Do you and I have a relationship with the Savior such that we would decry the misuse of His name? Does Jesus know that we feel about Him the way President Kimball feels about Him?
Another example of President Kimball’s discipleship occurred one Christmas Eve several years ago. He called and asked if I were busy. I quickly responded, “Not at all. What can I do for you, President Kimball?” He told me he needed a companion to go with him to the Primary Children’s Hospital to give a few blessings. It turned out that he had heard of several children from South America, as well as some American Indian children, who were in the hospital. We went from floor to floor giving blessings to all the Latins and Lamanites and many others too. I was deeply affected by the love of President Kimball and his tender friendship with each child. He was a friend to the sick—a friend to those far from home. He exemplified the tender, loving friendship that the Savior would give. It was easy to see how he could say, “The Savior is my best friend.”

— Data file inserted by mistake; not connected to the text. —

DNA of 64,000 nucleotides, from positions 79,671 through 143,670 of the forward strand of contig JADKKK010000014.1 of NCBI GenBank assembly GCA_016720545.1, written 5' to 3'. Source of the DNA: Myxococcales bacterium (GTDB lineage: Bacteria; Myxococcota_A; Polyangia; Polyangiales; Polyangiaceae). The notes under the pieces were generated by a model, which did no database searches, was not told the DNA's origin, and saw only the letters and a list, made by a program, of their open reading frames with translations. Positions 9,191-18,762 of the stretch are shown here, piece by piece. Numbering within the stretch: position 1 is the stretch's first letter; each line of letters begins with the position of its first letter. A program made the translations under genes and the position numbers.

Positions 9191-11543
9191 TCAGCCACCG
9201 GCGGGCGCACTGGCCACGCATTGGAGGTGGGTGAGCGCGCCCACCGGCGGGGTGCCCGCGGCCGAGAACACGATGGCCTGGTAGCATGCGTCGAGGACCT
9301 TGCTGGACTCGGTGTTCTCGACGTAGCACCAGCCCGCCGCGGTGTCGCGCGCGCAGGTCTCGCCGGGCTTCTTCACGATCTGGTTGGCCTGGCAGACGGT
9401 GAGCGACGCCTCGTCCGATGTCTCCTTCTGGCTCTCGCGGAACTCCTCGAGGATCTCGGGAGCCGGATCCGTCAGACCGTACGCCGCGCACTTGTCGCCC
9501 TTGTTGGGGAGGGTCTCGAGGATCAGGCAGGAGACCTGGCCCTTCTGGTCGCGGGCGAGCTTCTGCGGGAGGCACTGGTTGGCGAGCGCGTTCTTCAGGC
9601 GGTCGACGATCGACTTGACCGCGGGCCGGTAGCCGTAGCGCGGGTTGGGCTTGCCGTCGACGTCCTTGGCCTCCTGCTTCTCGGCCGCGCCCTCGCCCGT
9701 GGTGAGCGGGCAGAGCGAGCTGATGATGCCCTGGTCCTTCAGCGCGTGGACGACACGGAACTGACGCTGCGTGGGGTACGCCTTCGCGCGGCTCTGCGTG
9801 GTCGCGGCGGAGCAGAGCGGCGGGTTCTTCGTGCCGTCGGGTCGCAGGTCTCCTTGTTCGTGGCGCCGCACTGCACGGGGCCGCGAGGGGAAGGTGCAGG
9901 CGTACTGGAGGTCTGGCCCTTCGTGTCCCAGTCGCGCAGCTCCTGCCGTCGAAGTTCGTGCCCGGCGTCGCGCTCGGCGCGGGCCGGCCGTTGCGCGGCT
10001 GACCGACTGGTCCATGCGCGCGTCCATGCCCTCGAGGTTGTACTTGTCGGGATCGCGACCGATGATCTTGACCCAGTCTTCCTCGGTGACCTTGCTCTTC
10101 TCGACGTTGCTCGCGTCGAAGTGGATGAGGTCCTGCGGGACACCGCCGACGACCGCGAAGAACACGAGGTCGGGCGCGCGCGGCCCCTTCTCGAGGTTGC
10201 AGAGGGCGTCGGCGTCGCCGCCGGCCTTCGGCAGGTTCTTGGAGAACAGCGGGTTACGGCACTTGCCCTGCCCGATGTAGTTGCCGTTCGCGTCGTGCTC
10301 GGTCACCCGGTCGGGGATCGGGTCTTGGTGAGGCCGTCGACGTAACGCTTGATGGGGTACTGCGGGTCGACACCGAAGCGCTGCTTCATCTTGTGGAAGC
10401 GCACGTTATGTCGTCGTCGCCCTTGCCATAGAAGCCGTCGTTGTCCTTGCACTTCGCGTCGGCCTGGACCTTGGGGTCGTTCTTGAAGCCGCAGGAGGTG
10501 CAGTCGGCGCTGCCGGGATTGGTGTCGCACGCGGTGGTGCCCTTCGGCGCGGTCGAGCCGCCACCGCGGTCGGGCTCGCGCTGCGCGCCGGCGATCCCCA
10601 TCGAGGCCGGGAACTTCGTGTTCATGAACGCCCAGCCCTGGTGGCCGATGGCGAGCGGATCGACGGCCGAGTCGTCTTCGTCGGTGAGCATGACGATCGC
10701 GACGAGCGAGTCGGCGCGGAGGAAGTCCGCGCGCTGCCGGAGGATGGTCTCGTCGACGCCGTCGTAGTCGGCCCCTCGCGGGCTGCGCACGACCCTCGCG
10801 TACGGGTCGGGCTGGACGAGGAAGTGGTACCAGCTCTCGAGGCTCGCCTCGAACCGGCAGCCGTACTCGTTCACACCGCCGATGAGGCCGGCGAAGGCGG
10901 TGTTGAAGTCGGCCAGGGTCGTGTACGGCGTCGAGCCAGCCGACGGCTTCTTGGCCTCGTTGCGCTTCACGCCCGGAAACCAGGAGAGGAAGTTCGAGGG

Second, Be a Servant of the Savior.
King Benjamin made this clear:
“For how knoweth a man the master whom he has not served, and who is a stranger unto him, and is far from the thoughts and intents of his heart?” (Mosiah 5:13.)
How can we possibly be a servant to the Savior if we have not served Him, if we are strangers to Him, if we keep Him far from the daily thoughts and intents of our hearts?
President Harold B. Lee was the kind of person who so knew the Savior and had been a servant for such a long period of time that he knew instinctively what the Savior would say or do in any given situation.